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Find out what Wellbeing at the Bar aims to achieve.

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Guidance on how to introduce wellbeing policies and initiatives and on tackling a wellbeing issue in chambers.

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Examples of successful wellbeing initiatives adopted by chambers, Specialist Bar Associations and the Inns of Court.

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3 Verulam Buildings

3VB is tackling the stigma that can be associated with mental ill-health in the workplace and encourages openness about mental health and wellbeing.

What was the ‘business’ (other case) for action?

Chambers is a large set, but central to its success and its core business strategy is the real sense of collegiality that exists, and which prevailed throughout lockdown. Chambers has set out as a key strategic objective the need to maintain that collegiality and to build even stronger ties between members, pupils, and staff.

Chambers wanted to provide clear, different, and confidential channels of communication in the event of any personal issues related to wellbeing arising.  They also wanted to ensure that everyone could learn more about identifying potential mental health indicators in their own working and private lives, ways to deal with them and the signs to look out for in others.


To support this, Chambers recognised the need to arrange more social events, talks and activities, mentoring schemes, more generous parental leave arrangements, and flexible working arrangements including any reasonable steps to adjust work schedules.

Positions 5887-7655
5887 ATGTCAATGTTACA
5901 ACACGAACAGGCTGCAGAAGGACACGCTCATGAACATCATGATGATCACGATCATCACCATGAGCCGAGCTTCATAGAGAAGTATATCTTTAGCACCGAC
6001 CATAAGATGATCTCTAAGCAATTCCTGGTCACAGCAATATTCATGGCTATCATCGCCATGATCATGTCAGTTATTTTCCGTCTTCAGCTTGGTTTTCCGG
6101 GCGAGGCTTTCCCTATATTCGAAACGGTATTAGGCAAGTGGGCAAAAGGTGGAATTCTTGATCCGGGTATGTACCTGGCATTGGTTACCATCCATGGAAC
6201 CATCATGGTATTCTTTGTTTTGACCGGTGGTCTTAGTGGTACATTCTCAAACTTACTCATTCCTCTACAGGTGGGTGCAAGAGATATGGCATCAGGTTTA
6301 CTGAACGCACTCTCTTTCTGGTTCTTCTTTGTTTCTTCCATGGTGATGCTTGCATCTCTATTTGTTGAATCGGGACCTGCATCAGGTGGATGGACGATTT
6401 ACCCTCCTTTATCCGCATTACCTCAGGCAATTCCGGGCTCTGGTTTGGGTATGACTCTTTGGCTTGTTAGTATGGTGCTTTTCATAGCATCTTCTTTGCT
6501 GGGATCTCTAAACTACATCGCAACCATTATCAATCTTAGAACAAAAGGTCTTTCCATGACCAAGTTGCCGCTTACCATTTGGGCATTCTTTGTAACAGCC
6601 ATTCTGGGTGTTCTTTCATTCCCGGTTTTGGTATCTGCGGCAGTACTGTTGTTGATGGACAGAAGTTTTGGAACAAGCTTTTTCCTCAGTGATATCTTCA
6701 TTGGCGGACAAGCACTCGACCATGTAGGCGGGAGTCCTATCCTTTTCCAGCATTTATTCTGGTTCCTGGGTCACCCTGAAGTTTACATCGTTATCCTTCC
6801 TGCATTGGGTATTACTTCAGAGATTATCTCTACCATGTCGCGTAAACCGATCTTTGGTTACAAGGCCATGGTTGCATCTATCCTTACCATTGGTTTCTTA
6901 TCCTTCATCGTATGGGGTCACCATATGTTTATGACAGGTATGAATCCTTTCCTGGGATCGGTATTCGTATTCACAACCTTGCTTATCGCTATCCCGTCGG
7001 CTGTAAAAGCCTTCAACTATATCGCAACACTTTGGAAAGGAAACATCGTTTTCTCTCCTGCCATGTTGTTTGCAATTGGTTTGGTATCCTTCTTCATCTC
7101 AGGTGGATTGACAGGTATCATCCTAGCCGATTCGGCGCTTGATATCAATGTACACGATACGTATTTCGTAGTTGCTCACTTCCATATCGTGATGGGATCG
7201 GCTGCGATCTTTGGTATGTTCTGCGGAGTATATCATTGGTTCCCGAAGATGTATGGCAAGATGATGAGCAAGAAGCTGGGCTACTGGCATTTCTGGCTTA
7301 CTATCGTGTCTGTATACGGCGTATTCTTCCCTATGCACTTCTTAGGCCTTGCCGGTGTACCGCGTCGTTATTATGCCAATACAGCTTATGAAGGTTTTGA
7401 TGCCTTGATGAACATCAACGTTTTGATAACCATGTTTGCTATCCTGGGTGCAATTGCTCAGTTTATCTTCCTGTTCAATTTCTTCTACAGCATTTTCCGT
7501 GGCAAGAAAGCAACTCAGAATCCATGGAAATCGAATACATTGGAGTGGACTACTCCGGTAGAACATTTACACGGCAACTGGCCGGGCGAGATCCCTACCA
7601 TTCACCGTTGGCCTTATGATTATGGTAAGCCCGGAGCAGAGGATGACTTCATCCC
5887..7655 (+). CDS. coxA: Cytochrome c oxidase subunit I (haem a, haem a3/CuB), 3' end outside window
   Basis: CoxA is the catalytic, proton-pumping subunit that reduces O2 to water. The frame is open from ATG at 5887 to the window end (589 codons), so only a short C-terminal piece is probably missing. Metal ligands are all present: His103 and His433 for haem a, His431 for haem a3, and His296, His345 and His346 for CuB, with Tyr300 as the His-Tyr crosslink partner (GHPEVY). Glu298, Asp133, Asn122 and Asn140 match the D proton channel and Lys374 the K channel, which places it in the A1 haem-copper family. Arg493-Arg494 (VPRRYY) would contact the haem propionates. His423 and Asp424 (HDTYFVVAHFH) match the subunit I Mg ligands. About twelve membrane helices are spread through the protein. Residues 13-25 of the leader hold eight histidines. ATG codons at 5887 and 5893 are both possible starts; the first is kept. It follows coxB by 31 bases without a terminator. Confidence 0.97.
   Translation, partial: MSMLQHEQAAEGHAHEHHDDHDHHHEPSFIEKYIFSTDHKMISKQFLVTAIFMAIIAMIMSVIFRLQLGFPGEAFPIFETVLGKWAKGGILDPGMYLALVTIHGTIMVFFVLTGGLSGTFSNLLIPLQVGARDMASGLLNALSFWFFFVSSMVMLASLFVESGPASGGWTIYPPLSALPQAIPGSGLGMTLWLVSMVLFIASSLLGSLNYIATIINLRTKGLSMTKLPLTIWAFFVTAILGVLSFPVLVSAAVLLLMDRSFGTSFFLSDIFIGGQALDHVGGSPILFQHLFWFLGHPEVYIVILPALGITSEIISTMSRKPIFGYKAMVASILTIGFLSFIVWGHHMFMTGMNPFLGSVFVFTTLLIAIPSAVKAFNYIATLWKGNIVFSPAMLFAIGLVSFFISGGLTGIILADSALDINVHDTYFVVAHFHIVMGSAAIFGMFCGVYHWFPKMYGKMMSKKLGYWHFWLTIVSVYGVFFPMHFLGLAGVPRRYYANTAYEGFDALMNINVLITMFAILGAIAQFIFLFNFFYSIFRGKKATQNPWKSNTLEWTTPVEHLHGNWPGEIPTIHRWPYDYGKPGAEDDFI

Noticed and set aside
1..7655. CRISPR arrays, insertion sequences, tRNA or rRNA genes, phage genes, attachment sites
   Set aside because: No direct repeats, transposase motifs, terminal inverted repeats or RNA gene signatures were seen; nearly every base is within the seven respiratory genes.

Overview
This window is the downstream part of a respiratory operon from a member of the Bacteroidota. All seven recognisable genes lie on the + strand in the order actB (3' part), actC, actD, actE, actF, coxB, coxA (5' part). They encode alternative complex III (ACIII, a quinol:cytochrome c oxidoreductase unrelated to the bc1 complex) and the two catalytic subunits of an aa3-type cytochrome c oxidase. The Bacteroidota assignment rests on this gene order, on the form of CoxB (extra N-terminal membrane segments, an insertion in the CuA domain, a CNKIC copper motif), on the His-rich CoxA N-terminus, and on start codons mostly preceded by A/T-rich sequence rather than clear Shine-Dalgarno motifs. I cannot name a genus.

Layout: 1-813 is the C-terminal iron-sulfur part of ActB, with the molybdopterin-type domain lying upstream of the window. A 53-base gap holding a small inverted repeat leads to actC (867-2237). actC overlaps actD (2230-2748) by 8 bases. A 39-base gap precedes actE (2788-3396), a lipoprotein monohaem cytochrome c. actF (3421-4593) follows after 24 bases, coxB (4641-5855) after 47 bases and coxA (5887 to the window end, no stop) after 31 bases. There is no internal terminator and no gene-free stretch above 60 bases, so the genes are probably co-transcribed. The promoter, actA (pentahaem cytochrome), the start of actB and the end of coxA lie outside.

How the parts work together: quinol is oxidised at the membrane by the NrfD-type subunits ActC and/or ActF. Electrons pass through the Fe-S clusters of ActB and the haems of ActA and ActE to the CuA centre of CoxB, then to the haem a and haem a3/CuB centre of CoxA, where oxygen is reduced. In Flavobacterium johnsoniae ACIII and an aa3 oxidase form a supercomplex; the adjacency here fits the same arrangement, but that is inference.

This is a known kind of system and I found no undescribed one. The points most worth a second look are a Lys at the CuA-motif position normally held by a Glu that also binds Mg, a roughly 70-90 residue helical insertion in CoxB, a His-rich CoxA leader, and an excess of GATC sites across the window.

These not only support and reinforce the sense of collegiality, but also engender an environment where people feel supported at all levels, bringing people closer together, and allowing everyone to understand that the business is not simply about hard work and high performance.

What did Chambers do?

Chambers’ CSR Committee is responsible for Wellbeing in Chambers. It consists of barristers from a range of seniority, the Chambers Director, the Senior Practice Managers, a Marketing Director, and a Practice Manager.

Over the last two years the CSR Committee has been highly active. It has produced a Wellbeing Policy, (written more as a guide than as a policy) and has been instrumental in setting up the following initiatives:

  • Workshops and talks: Chambers has arranged wellbeing workshops, one by Dr Anna Colton, and another by McLellan of LawCare. These are a repeated every six months or so to allow those who could not attend an earlier talk to be able to attend a later one.
  • Three members of chambers and five members of staff have become certified Mental Health First Aiders. Their names are on signboards located at various points around chambers.
  • Chambers has access to an Employee Assistance Program which provides members, pupils and staff with free, confidential assessments, short term counselling, referrals and follow up services.
  • During lockdown chambers organised virtual social events and encouraged regular contact between members and staff through video calls. Chambers also funds regular informal social events held by pupils.
  • Chambers provided IT equipment requested by clerks and staff to allow them to work from home and work more flexibly.
  • Chambers undertakes a positive and supportive annual appraisal system, based on constructive feedback gathered from members and from senior staff and where each staff member gives their own reflection of the year, and outlines their expectations for the following year.